What Does OpenGL for Embedded Systems Mean?
OpenGL for Embedded Systems (OpenGL ES), a subset of the OpenGL 3D graphics application programming interface (API), is a cross-platform API designed for embedded devices, such as video game consoles, mobile phones and personal digital assistants (PDA). This lightweight API consumes minimal power and requires minimal storage space.
As a low-level API, OpenGL ES works between software applications and hardware or software graphics engines. Because it is royalty-free, OpenGL ES provides an affordable solution for mobile and embedded platform developers seeking to create advanced 3D graphics and games.
Techopedia Explains OpenGL for Embedded Systems
As a cross-platform API, OpenGL ES is vendor-neutral and supported by a variety of mobile platforms, including Android, iOS, WebOS, Symbian^3 and BlackBerry OS. Devices that support OpenGL ES include:
- Apple iPhone, iPad and iPod Touch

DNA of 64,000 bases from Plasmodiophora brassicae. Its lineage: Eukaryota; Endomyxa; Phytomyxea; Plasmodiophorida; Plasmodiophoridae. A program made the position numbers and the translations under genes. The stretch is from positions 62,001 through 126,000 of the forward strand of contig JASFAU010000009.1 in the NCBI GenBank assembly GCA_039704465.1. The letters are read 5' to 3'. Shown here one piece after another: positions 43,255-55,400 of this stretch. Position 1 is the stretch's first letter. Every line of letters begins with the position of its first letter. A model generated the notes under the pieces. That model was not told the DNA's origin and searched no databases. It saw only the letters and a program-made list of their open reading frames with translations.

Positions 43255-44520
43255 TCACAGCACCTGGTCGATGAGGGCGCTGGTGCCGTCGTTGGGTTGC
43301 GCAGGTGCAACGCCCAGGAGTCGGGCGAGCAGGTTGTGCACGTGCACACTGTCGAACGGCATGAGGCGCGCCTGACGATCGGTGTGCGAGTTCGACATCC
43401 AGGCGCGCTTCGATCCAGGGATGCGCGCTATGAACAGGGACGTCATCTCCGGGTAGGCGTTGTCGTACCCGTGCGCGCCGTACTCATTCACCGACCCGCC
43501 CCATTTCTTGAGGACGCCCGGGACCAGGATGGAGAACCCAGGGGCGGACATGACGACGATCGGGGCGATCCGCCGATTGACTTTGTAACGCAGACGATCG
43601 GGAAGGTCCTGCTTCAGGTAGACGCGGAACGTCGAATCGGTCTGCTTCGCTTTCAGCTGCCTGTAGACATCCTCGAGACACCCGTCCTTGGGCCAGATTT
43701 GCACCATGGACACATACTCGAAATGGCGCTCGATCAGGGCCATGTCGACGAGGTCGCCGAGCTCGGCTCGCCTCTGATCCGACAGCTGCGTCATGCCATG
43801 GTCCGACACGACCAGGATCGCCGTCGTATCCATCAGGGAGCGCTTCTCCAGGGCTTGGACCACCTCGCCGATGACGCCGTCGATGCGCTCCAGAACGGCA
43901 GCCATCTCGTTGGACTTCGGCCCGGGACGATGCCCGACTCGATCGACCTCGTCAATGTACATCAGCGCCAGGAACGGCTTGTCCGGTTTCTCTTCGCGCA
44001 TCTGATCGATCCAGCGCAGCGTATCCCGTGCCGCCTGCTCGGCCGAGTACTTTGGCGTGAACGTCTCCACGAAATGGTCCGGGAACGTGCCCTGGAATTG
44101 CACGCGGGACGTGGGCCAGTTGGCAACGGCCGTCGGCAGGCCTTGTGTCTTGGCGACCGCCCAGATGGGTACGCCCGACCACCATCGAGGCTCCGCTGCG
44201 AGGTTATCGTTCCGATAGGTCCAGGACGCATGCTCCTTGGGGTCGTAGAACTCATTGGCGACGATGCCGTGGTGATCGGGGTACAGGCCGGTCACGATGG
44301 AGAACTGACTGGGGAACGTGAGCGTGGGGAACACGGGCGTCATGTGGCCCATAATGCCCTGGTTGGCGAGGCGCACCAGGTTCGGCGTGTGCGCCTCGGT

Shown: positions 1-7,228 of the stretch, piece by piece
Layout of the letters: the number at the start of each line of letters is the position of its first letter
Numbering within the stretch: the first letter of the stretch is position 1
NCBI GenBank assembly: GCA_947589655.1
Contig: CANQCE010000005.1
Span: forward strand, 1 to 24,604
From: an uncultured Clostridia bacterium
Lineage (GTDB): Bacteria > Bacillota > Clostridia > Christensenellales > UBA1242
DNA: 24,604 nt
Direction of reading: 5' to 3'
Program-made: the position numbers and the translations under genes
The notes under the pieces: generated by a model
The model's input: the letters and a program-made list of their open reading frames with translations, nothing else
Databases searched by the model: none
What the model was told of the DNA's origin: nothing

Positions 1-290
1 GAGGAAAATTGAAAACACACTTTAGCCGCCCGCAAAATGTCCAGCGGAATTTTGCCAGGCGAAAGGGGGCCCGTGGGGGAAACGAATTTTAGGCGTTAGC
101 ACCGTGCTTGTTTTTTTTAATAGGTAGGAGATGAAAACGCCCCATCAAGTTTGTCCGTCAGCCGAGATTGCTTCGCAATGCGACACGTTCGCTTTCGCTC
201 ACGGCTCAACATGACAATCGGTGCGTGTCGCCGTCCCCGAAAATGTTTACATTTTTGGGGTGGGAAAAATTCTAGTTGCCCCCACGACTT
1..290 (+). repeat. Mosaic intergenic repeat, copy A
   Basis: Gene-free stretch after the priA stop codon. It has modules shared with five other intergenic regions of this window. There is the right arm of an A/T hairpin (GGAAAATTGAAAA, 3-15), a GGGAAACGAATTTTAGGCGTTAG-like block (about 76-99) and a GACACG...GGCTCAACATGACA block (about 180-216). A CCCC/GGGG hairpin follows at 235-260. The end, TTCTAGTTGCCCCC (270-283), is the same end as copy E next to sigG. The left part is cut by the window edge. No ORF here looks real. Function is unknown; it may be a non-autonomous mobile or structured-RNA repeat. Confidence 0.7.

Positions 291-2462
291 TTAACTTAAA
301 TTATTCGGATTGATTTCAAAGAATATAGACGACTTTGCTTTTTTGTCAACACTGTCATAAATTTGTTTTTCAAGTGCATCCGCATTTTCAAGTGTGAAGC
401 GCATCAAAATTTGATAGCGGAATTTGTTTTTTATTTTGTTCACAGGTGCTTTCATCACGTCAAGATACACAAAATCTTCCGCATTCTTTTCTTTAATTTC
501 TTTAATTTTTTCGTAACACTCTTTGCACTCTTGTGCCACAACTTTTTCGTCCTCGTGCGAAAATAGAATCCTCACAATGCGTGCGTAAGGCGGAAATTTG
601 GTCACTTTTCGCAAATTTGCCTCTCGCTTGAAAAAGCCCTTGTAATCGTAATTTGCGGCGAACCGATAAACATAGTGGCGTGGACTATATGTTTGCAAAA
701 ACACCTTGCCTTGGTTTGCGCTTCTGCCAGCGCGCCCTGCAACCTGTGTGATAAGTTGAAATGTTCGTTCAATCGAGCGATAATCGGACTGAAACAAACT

- Android 2.2 phones
- Nokia N900 and N8
- BlackBerry Storm 2 and Curve 8530
- Samsung Galaxy S and Wave
OpenGL ES accommodates devices ranging from 50 MHz cell phones with only 1 MB of random access memory (RAM), to 400 MHz PDAs with 64 MB of RAM.
OpenGL ES is based on OpenGL – a well-documented API. Thus, application developers wanting to work with OpenGL ES have access to a variety of resources, including books, sample code and other relevant information.
Faster central processing units (CPU), larger RAM, higher resolution touch screen displays and 3D graphics accelerators are creating a more ideal mobile device space for advanced graphics application development and the OpenGL ES API.
The Khronos Group, a non-profit technology industry group, provides OpenGL ES oversight and management.